Duff McKagan: Rocking the South, Dodging the City Council

Deanne Deesay
Duff McKagan's column runs every Thursday on Reverb.
As I revealed last week, I am back out on the road with Loaded. This is our first-ever foray into the U.S. rock marketplace. A band like Loaded is perhaps a risky endeavor, considering the more mainstream leanings of the American ear.

East and West Coast cities (Seattle, New York, Boston, L.A.) are places that harbor a music scene that allows for all types of bands to come through and find an audience. In the true spirit of Loaded, however, we did things the hard way and started our tour last week in the South. Huh?

Let me preface this subject by saying that I think the southern part of the U.S. is stunningly beautiful and its people extremely charming, affable, and friendly. The South, however, is a place a rock band might come after they have "broken" a bit worldwide, or at least nationwide. I'm not sure why, but the South is often the last place record companies try to market a band--perhaps because it is more spread out and rural, and hence it's tougher to spread the "word."

We started this tour in Nashville on a Saturday night playing a well-attended radio show. People seemed to know some of our songs, and it was pretty killer, actually. The following weekend we were booked on another radio show in Charleston. The trick was to fill in gigs between these two shows so that we could make enough money to pay for our travel, etc...

Playing clubs on a weeknight ANYWHERE is tough for a new band, and Loaded is certainly in this category. Getting local promoters to buy your show if you have just released a new record is a tenuous business at best. Since I have a bit of "lineage," I suppose that some of these clubs were willing to take the risk. I am glad that they did.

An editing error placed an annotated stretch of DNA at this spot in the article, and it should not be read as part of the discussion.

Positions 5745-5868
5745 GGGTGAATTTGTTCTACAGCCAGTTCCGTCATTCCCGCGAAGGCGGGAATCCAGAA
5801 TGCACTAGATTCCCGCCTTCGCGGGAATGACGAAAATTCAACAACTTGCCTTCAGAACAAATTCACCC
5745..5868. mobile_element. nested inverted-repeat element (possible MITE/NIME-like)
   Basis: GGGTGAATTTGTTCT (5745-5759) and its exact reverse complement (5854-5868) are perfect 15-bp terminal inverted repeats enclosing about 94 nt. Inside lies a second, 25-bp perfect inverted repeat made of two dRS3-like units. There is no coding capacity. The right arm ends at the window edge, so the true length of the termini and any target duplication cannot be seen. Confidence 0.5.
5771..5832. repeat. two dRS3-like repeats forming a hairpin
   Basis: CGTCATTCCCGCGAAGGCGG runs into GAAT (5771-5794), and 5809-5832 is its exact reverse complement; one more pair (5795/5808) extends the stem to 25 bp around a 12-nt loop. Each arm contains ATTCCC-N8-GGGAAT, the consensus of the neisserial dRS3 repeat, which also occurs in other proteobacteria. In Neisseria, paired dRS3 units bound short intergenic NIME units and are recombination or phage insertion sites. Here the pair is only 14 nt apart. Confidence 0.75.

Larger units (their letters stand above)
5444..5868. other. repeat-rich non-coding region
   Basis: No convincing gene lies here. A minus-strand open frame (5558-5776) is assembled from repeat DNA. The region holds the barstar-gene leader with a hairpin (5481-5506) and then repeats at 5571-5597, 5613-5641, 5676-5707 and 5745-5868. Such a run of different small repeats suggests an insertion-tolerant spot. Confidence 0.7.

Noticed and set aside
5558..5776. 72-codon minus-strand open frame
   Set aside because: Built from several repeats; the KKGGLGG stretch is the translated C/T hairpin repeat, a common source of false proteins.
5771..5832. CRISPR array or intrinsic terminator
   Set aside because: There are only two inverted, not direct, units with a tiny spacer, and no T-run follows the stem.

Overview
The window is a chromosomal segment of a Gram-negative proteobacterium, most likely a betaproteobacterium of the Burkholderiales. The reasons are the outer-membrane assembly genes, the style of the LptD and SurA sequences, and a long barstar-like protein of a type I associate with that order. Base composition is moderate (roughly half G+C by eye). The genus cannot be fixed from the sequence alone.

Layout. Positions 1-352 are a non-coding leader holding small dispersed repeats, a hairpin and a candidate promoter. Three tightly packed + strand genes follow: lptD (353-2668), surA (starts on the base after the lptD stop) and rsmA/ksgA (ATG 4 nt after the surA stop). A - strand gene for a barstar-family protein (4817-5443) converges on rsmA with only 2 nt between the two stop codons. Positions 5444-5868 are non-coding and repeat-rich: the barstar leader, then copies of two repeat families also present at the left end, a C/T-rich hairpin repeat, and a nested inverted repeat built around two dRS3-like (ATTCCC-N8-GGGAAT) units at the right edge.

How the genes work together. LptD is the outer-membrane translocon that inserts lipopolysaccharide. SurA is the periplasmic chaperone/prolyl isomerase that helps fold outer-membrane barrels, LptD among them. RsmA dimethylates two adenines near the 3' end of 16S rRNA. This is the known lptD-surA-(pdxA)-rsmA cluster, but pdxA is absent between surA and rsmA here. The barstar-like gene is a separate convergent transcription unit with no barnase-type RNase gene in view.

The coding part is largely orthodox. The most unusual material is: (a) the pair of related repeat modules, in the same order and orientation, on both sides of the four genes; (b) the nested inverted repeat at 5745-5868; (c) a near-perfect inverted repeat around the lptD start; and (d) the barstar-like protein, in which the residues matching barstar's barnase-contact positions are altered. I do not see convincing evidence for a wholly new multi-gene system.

I am not saying that we filled up any of these clubs last week, but when you play a place like Jackson, Mississippi, on a Sunday night (with its local economy hit MUCH harder than most around this country), I'm not sure if a bigger band than us would have done much better. But it was the fans who showed up who really reinvigorated and energized my "call to rock," as it were. There was one guy in particular at that show who sang almost every word to every one of our songs, and I knew that this gig was important to him. I told him as much afterward, and I could see tears in his eyes.

Kris, a woman who writes in to this column, came to two of our gigs down South with her husband. Kris is actually a professor at a school down here somewhere, and it was really cool to meet a person who comments on this column.

It's not always easy to find a place to park our 70-foot bus, plus trailer. In Jacksonville, Florida, the promoter got us permission to park in front of City Hall in a nearby beach-town suburb. The problem was that a city council meeting was about to take place, and they had not been alerted to our status as Very Important Parkers. Mike Squires and I were the only ones on the bus when we heard a knock on our bus door. A city council woman asked who we were, and we politely explained our situation. She seemed OK with our answer and wished us a nice stay.